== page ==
Since arriving at the helm of the University of Houston System as chancellor and as UH president in 2008, Renu Khator has been steadily transforming the university and enhancing the school’s national image. In only four years, she has taken the University of Houston from somewhat educational obscurity to national recognition including a Carnegie Tier One ranking. Read the full CultureMap article here.
UH Mitchell Center Commissions Experimental Music
Houston, get ready: A student marching band turned experimental musical cadre is poised to create free-form, funky, soulful, danceable rhythms at downtown’s Discovery Green later this month. This parade-gone-wild is the creation of world-renowned musician and composer Daniel Bernard Roumain who, as University of Houston Mitchell Center for the Arts Artist-in-Residence is deconstructing conventional modes of music-making and taking artistic freedom to the highest level…
Read the full article on En Masse in April’s A+C Houston magazine here.
A town-hall meeting on racial and economic issues at the Pulitzer Foundation for the Arts in St. Louis.
In Detroit a contemporary-art museum is completing a monument to an influential artist that will not feature his work but will instead provide food, haircuts, education programs and other social services to the general public.
In New York an art organization that commissions public installations has been dispatching a journalist to politically precarious places around the world where she enlists artists and activists — often one and the same — to write for a Web site that can read more like a policy journal than an art portal. And in St. Louis an art institution known primarily for its monumental Richard Serra sculpture is turning itself into a hub of social activism, recently organizing a town-hall meeting where 350 people crowded in to talk about de facto segregation, one of the city’s most intractable problems.
If none of these projects sound much like art — or the art you are used to seeing in museums — that is precisely the point.
Read the full New York Times article here.
The Daily Cougar sat down with artist and composer Daniel Bernard Roumain to discuss En Masse, working with the Spirit of Houston marching band, and what it means to be in residence at the Mitchell Center. Read the full interview here.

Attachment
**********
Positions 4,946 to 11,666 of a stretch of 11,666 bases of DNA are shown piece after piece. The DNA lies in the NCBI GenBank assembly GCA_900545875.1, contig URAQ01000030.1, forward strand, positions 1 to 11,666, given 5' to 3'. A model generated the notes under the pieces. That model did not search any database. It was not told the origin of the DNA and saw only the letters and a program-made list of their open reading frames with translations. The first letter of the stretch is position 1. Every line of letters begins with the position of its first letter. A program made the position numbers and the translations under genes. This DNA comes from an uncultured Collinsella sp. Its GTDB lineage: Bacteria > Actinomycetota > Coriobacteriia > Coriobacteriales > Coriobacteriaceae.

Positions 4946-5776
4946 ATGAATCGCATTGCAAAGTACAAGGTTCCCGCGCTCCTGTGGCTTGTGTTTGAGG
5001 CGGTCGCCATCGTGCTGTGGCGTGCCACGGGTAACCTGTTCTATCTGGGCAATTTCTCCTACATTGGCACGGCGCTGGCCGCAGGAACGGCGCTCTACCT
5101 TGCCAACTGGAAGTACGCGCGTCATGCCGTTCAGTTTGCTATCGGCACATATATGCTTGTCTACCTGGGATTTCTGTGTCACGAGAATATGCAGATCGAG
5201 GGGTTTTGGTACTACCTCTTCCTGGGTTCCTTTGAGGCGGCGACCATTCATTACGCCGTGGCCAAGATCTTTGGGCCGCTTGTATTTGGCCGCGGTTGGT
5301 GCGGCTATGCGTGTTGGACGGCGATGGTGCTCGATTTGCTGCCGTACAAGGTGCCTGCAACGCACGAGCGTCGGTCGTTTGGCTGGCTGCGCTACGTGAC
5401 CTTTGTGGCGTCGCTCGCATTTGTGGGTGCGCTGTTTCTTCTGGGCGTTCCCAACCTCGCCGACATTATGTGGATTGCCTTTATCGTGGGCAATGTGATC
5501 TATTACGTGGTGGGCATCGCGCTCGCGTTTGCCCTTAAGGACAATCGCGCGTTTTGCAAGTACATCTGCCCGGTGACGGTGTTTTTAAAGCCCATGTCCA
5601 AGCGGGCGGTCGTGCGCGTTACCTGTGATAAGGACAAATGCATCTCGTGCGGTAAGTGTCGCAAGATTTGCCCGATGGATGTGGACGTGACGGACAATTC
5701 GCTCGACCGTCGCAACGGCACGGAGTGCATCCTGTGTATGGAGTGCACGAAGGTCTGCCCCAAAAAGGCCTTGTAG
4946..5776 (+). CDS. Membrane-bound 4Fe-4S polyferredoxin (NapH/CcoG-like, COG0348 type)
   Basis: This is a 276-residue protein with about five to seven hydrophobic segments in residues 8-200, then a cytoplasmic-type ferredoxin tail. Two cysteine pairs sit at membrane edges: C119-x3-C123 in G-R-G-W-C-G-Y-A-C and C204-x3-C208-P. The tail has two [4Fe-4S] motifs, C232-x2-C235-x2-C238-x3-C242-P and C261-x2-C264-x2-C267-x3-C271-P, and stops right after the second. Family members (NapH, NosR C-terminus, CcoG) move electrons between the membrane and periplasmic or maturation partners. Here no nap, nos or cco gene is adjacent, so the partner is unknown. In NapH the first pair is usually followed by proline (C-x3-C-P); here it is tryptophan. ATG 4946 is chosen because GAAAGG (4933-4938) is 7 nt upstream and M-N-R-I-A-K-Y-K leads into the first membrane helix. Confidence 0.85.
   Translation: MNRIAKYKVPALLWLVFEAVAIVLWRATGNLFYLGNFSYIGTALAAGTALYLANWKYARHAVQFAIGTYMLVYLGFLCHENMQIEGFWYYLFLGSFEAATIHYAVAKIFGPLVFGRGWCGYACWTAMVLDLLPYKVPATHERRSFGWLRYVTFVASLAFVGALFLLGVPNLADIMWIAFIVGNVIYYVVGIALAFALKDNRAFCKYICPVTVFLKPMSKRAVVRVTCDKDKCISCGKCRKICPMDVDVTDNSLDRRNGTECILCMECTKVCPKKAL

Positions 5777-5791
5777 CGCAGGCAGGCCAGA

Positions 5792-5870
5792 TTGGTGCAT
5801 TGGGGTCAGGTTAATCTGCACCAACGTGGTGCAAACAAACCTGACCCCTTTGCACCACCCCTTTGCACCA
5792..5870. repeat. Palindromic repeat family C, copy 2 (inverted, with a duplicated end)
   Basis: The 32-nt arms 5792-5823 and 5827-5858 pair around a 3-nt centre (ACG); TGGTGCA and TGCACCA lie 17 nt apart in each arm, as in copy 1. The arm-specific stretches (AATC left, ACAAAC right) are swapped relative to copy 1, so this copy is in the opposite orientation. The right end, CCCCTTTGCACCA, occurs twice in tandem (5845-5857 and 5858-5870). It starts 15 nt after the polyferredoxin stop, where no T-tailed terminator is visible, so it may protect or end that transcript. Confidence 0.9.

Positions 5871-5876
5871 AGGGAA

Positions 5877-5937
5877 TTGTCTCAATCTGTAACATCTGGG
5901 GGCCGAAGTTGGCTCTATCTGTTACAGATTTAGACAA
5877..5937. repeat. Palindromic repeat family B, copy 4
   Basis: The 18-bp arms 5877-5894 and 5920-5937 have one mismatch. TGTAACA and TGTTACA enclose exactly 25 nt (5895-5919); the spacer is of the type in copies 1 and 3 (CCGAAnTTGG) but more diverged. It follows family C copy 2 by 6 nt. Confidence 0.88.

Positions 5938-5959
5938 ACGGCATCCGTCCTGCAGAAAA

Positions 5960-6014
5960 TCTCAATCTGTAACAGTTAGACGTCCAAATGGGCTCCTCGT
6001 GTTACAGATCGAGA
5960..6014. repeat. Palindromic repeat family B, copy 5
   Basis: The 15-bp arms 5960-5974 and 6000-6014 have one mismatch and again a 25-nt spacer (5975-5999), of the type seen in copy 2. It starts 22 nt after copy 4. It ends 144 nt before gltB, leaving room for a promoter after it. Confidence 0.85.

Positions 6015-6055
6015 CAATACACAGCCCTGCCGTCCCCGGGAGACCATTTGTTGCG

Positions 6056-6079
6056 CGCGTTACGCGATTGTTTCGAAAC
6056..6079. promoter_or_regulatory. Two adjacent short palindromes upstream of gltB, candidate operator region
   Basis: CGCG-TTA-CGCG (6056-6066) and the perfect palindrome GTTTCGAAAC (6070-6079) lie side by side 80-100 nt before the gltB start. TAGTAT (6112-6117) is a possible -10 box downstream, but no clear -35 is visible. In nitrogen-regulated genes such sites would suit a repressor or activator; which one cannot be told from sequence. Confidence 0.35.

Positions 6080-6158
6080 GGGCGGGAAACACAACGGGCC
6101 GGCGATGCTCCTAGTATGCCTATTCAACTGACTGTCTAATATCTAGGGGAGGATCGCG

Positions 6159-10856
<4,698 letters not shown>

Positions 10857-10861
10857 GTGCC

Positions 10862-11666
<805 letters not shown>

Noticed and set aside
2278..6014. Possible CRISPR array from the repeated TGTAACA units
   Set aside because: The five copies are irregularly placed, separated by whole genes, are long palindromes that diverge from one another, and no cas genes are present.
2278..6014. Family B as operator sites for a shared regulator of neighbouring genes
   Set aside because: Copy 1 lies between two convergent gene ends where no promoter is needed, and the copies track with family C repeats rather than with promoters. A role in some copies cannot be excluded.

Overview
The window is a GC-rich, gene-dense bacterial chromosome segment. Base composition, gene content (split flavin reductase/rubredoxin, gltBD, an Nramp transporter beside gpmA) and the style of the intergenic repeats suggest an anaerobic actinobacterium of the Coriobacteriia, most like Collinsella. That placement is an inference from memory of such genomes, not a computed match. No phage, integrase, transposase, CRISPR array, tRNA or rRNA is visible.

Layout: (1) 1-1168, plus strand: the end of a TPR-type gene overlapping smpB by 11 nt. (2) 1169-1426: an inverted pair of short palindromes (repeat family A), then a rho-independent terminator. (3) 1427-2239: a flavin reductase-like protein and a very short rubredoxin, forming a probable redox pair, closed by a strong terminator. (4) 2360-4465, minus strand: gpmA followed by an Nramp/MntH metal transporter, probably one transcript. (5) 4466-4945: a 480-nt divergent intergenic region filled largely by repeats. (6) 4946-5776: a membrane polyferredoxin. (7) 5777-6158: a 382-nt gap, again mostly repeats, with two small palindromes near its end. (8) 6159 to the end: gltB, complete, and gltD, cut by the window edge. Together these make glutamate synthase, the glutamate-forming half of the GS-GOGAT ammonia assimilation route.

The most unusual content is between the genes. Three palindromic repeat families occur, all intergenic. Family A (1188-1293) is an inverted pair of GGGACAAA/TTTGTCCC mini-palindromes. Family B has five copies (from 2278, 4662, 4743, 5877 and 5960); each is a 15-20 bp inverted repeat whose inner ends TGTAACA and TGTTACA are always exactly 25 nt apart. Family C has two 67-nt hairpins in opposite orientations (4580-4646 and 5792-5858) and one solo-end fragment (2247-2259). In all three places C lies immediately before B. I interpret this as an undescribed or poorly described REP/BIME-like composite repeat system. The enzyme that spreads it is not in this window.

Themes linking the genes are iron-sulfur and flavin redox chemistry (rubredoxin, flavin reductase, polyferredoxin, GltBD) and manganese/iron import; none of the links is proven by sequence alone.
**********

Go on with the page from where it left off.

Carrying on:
Oprah sits down with New York Times bestselling author and nationally acclaimed speaker, Dr. Brené Brown, to discuss her latest book “Daring Greatly.” For the past twelve years, she’s studied vulnerability, worthiness, shame and courage as a professor at the University of Houston Graduate College of Social Work. At the 2010 TEDx Talk in Houston, she opened up about her own vulnerabilities and her quest to better understand herself. Her story of personal discovery resonated with people beyond those in attendance, garnering more than seven million views on TED.com.
The Emmy® award-winning series “Super Soul Sunday” premieres an all-new episode ‘Oprah & Brené Brown: Daring Greatly’ on Sunday, March 17 at 11a.m. ET/PT on OWN: Oprah Winfrey Network
Watch a preview of the show!
A Literary Event Presented in Conjunction with the FotoFest Exhibition Crónicas
Magnitud/e is one of the major programs for FotoFest’s new original multi-media exhibition “Crónicas,” showcasing seven contemporary Mexican visual artists who are interpreting, rather than documenting, the violence of the Mexican drug war.
This bilingual poetry event features three acclaimed poets from Northern Mexico and two from the Houston area. The work of each of these poets creates a dialogue around the on-going violence in Mexico using a variety of techniques from appropriation to translation, from slam poetry to post-conceptual writing.
Marco Antonio Huerta (Cd. Victoria, Mexico) – Translated by John Pluecker
Lupe Méndez (Houston)
John Pluecker (Houston)
Minerva Reynosa (Monterrey, Mexico) – Translated by Stalina Villarreal
Sara Uribe (Cd. Victoria, Mexico) – Translated by John Pluecker
Magnitud/e is co-sponsored with Make.Play.Speak and John Pluecker
For more information click here.
Special support from Nuestra Palabra. This event is supported by a grant from Poets & Writers, Inc.
IART professor Nick Flynn will be discussing his new book, THE REENACTMENTS—a memoir about glass flowers, memory, and the making of a movie—with David Eagleman at the Museum of Fine Arts, Houston on Sunday, January 13 at 2pm.